When we started our journey, Santiago felt very far away. Walking 800km could have seemed an impossible task, but the journey can easily be broken into multiple stages. It goes through different regions, with different terrains. We would begin in the mountains of the Pyrenees before moving on to the hills of Navarra, then the vineyards and fertile lands of La Rioja.

Project Lesson 4: Chunk it down

  • Methodologies for delivering complex projects are many and varied. E.g. they might include phased delivery, or prototyping, or parallel development, or an ‘Agile’ approach. What they all have in common is that they take something potentially overwhelming, and break it down into understandable, achievable, verifiable components and steps.

The Camino Experience, continued...

While my personal target was to reach Santiago de Compostela in 5 weeks, we were intentionally flexible during the initial stages. We hadn’t planned exactly where we would stop each night, or how long each stop would be, or where we would have breaks during the day.

We started slowly. The initial mountainous stages might have been the most tiring physically, but the relaxed pace helped me get used to the daily routine, and get the practical details right. I could refresh my knowledge of Spanish, learn some new words, and pick up the jargon of the Camino.

After leaving La Rioja we chose to cycle 200km across the flat Meseta plateau. This allowed us to make up time following a slowish start, as well as giving us some variety. Suddenly we’d passed the half way point and were back on time. The goal now seemed achievable.

Back on foot, we traversed the ups and downs of more hills before reaching Galicia, about 100km from our destination. By this point I was really looking forward to reaching Santiago. I was feeling strong, able to walk longer distances each day while still enjoying the scenery and sites. 

Project Lesson 5: Walk before you run

  • A large project can burn up funds at a sobering rate when it reaches full steam. Make sure you get the basics right first. Are the test environments set up? Have you settled on a methodology? Have you done some initial prototyping or other proof of concept?
  • Only bring additional personnel on board once you are sure they can quickly ramp up to full productivity.

The Camino Experience, continued...

The trip was both a voyage of discovery and a roller coaster of emotions. Much of the daily focus was on reviewing the terrain for the upcoming stage, deciding where to stop, and planning where to get food and water. There was still plenty of time, however, to contemplate our goal and reflect on what we’d achieved so far.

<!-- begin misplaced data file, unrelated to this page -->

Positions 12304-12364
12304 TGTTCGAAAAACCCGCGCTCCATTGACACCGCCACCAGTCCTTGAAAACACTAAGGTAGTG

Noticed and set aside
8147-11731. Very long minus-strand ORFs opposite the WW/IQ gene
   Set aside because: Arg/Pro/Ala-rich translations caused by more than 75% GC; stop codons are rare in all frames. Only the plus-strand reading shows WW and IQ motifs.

Towards the end, once it became clear that I would soon be arriving in Santiago, there was a strong urge to walk faster, cover longer distances each day, and reach the goal sooner.

When setting out I had thought the aim was simply to reach Santiago. As it came nearer I realised I didn’t need to stop there. I could keep walking towards the sea, to Finisterre – ‘the end of the Earth’.

But what’s the point of a journey of discovery if you don’t stop and spend time reflecting on just what it is you have discovered? Besides, there are countless more Caminos. They may all share the same destination, but there are as many routes to Santiago as there are starting points.

Project Lesson 6: It doesn't end with 'Go Live'!

  • There will always be pressure to move on to the next thing, but ‘going live’ is rarely the final word, and for a larger project it certainly won’t be. You can almost guarantee there will be post-launch tidy up tasks. Non-critical defects to investigate and fix, reports to write, support procedures to bed down.
  • We should also spend time looking back at what we might have done differently with the benefit of hindsight, and what learnings we can take forward to the projects that follow.
The last word...
Camino Image 4

And last, but by no means least...

Project Lesson 7: Always make the time to celebrate success!

About Nathalie:

Nathalie Lesbre has been with Orchid Systems for over 20 years. As ‘Special Projects’ manager she is is involved in just about every aspect of Orchid’s activities. You can find out more about Nathalie and other Orchid staff members at the bottom of our About Us page.